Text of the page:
Sense Makes Sense

Engagement in the office is undoubtedly the number one factor business leaders strive to obtain for their employees. According to Gallup’s 2015 workplace poll, only 32% of Americans claim they are engaged in the office, costing companies and average of $500 billion to lost productivity. To combat disengagement, leaders are looking for ways to boost employees’ attitudes, involvement and desire to be better at their job. One idea is improving their workplace environment. Studies indicate that workers who rate a higher level of satisfaction with their office surroundings are more engaged and more productive at work. 

So, what are the tactics for glamorizing the office? Is it building an inner-connecting slide, having a barista on staff, incorporating a lounge space that looks like it jumped off the page of a Restoration Hardware catalog? Well, it can’t hurt, but it goes deeper than that. There are a multitude of design strategies supported by in depth research and current workplace trends that can improve a company’s office design. But one approach I rely on is designing to appeal to the 5 senses. 

The 5 senses are an intriguing bunch, as they are the gateway to our unconscious mind. It is this less conscious part of the brain that leads us to draw perceptions and form opinions. Incorporating sensory stimuli of sight, sound, touch, taste and smell into space design can unleash the inner dimensions of the mind and provoke inspiration in ways that a bland, vanilla environment cannot achieve.

The following are simple strategies for evoking the 5 senses in workplace design:

SIGHT
One of the easier senses to capitalize, especially when implementing color psychology. For example, spaces that require mental clarity or creativity, subtle blue tones that are associated with tranquility can provoke this behavior. And in social areas bursting with high energy, bright bold colors can stimulate this activity. Another visual catalyst is exposure to daylight. Often times deemed the most important element in workplace design, access to natural light throughout the day can improve workers’ attitudes and lead to higher productivity. 

SOUND
Appropriate noise levels are crucial for successful working environments. A study from the Journal of Consumer Research indicates that moderate levels of ambient noise can enhance a workers performance whereas loud noise can negatively affect it. Believe it or not, a company called Coffitivity recently launched an app that provides a library of café noises that when played in the background is proven to boost creativity and production when working. While speakers recreating the hum of a coffee house might not be the answer for an entire office suite, designing a space that carefully balances a range of work activities to achieve an overall decibel level of 70dB is optimum.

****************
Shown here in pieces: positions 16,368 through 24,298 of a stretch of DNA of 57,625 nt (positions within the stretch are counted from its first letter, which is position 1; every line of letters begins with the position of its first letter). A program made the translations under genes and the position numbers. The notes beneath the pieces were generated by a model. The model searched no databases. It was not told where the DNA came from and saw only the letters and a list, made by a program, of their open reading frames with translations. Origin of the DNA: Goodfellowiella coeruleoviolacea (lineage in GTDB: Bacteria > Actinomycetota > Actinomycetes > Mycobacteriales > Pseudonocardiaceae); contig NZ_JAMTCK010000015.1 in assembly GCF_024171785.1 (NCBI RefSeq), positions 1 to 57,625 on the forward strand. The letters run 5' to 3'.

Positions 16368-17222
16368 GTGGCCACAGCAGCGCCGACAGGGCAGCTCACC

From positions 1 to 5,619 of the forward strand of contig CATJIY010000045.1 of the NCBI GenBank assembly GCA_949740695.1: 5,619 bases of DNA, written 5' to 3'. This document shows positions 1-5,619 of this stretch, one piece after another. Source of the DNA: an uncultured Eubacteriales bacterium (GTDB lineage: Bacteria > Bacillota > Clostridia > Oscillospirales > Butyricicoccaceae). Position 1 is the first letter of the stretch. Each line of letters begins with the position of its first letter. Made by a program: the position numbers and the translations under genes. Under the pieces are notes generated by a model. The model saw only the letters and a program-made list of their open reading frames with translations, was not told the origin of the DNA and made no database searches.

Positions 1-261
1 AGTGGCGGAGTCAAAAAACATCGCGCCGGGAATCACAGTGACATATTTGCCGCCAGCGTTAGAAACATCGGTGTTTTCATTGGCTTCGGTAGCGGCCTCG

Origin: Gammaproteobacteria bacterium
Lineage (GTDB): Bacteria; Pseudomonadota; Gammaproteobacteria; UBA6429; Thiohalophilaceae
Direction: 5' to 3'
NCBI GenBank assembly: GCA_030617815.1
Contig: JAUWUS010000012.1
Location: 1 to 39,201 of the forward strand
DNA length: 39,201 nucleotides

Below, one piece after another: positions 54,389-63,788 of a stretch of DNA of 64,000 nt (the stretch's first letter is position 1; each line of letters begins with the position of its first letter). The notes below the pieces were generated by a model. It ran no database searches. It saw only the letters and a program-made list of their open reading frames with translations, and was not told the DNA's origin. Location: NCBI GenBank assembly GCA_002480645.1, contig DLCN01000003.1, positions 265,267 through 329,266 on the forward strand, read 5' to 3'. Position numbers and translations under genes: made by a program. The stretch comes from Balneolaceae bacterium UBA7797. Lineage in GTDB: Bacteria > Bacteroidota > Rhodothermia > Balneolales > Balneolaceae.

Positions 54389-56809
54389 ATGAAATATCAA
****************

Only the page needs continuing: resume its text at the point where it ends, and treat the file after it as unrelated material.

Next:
TOUCH
This sense is often associated with the emotion of comfort and warmth when it comes to an office environment. Incorporating a mix of materials with a variety of textures and dimensions provides tactile qualities that stimulate interest and pleasure.  In terms of feeling well in mind and body, providing a range of posture in different settings can also promote this sensory quality. Height adjustable tables are amongst the most popular means of supporting wellness in the office, as well as designing collaboration spaces based on the duration of meetings - more relaxed and inviting furniture for lengthy meetings, or standing height furniture for quick, impromptu status checks.

TASTE
Although it is a bit of a stretch when it comes to workplace design, taste has an impact on workers’ engagement. Incorporating spaces such as a café or pantry with access to high protein snacks and caffeinated beverages helps workers stay alert and focused. Many large organizations have included food service onsite to keep employees close to the office, meaning less time wasted on transportation to and from lunch eateries.

SMELL
The most powerful of the senses, scent is directly linked to the memory center of the brain. That’s why certain smells transport you back to certain memories….. think pine needles and your favorite Christmas traditions.  According to an article published in Apartment Therapy, these specific scents are know to improve peoples moods and boost productivity – cinnamon, mint, lemon, orange and rosemary. Companies such as ScentAir exploit these aromas to promote emotional and memorable connections with their customers.

Whether it’s investing in a complete office renovation, or incorporating small touches here and there, making the work environment more pleasing to employees by stimulating a sense makes sense.

 

Michelle Eckhart
Director of Ideation
PMC Commercial Interiors

Robert FaussetComment